Exactly. In 2006 we had a lengthy debate on all sides when we identified groups in society that had not been given a fair crack of the whip and which, if they had, could contribute so much to our economy. Clause 52(1)(a), which removes section 3 from the Equality Act 2006, removes that statement.
It is interesting that only a few months ago the European Commission, in its recent report on equality, recommended to other Governments that they follow the example of the UK and embody in legislation a vision of an organisation that can contribute towards developing a society based on equality. Here we are, taking a step backwards from what is happening elsewhere across Europe. This is not just a tidying-up exercise. It is not about creating unrealistic expectations. It undermines the legislative basis of the organisation.
At the recent conference on discrimination law, Sir Bob Hepple QC made it clear what section 3 stands for. He said that it provides the link between the promotion of equality and good relationships between groups and society, and that without it we are rudderless. That was his statement. We included the measure in the original legislation to give direction.
It is extraordinary that in the Government’s own consultation, which has been cited time and again today and which was entitled “Building a fairer Britain”, there was overwhelming opposition to the abolition of section 3. The opposition was 6:1 against removing that visionary statement from the legislative basis of the commission.
Clause 52(1)(b) repeals the duty to promote good relations between members of different groups. MPs who have been working in their constituencies as MPs, councillors or community activists will recall that it is these sections that we have used to protect individual groups against racist attacks, attacks on Travellers and against undermining and stigmatising people with mental health problems. This is the legislative base that we have used time and again to ensure that the commission can play its full role.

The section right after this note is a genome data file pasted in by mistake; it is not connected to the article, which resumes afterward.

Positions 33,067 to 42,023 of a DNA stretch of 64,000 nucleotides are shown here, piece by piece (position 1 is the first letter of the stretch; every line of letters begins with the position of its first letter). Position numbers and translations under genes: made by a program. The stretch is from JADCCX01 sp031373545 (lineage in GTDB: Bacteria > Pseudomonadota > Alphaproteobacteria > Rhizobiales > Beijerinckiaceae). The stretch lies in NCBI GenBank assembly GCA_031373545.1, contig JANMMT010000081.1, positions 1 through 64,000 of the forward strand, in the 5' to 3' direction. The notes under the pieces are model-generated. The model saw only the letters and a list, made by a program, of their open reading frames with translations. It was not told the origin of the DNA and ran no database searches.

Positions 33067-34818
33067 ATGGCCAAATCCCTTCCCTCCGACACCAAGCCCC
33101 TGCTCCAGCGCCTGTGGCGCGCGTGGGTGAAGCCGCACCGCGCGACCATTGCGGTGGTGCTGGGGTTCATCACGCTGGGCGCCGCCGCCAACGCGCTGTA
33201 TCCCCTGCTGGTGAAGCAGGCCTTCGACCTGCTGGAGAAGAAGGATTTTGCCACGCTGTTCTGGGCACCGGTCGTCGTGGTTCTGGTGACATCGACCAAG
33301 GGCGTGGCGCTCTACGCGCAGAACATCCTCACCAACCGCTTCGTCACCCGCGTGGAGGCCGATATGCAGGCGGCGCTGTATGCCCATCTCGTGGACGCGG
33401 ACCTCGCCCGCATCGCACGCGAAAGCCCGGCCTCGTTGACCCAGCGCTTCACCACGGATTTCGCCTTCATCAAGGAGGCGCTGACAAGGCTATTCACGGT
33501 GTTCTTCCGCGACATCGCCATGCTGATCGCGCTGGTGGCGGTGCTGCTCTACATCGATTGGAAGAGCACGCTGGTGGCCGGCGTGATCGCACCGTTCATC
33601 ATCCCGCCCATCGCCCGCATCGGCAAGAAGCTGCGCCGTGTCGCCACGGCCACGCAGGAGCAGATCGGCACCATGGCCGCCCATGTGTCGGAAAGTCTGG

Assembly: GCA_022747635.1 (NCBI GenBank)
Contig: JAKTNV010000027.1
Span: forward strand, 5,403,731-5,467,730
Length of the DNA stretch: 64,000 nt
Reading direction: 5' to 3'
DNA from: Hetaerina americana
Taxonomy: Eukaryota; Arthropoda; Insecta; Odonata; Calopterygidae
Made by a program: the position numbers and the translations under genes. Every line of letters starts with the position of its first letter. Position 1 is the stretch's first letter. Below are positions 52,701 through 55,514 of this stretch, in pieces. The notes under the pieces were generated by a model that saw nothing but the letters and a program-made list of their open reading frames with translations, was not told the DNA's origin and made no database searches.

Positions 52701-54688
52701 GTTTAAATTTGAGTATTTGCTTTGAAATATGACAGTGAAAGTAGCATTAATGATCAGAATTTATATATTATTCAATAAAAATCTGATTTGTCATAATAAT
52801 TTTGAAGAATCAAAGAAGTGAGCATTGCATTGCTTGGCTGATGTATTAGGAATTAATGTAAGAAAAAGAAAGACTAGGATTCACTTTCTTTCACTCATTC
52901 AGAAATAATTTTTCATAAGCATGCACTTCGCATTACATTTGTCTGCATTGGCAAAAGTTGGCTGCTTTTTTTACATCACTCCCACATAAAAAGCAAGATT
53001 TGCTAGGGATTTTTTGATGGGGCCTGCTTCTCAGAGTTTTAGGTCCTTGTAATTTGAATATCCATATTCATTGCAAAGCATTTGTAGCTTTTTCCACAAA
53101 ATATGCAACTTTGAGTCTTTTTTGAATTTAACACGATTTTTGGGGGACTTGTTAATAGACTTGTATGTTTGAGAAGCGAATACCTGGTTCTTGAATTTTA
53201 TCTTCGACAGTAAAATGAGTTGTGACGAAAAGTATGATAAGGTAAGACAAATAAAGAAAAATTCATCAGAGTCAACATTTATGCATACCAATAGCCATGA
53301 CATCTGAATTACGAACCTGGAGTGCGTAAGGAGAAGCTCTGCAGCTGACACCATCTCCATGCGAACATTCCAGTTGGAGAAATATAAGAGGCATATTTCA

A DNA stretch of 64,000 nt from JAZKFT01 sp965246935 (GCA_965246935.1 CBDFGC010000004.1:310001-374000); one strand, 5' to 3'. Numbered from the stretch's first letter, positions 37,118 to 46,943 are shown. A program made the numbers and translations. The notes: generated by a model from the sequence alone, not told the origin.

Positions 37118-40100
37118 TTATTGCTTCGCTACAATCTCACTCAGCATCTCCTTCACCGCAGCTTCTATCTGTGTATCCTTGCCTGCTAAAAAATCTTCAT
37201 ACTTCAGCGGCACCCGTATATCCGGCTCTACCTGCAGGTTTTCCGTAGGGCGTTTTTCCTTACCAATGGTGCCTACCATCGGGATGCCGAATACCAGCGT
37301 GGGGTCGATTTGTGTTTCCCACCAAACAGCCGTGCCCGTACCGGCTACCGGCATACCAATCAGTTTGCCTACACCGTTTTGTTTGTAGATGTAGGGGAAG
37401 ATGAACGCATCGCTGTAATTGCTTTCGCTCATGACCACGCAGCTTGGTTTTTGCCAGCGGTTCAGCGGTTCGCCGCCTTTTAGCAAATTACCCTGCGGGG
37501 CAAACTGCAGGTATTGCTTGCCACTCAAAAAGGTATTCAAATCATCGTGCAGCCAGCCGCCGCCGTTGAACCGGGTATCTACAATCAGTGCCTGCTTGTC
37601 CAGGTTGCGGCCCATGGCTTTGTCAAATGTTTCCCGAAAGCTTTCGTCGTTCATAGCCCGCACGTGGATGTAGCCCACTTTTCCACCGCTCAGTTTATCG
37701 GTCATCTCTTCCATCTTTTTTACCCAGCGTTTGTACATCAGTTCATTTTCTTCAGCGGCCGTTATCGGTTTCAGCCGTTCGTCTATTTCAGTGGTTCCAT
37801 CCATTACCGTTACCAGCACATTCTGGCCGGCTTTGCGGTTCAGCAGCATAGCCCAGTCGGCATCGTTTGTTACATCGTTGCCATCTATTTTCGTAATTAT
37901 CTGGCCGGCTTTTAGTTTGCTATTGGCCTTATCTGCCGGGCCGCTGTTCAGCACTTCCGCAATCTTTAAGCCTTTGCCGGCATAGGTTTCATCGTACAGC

As my hon. Friend the Member for Streatham said, this is the measure that we used to tackle racism in football, so it has been used in campaigns and it has been effective. We have used it to undermine the development of extremist racism in our society and to ensure that we give advice to public authorities, particularly local authorities at elections, to set standards.
It has been argued that other organisations will be available to do this, such as the Runnymede Trust and the Fawcett Society, but both of them are reliant on public funds and some of the public funds that go to those organisations are from the EHRC. The EHRC is having its grant-making cut so those organisations will not be out there to fulfil that role.
On the removal of the duty in section 10, I want to raise an issue on behalf of organisations such as DPAC—Disabled People Against Cuts—and the group in Scotland, Black Triangle. Section 10(5) places a duty on the commission
“to promote or encourage the favourable treatment of disabled persons.”
Over the past year we have had debate after debate on hate crime against people with disabilities. We thought we had a breakthrough with the Paralympics in raising the profile of people with disabilities and extolling what they can do if given the chance. What message does it send out that we are scrapping that duty of the commission?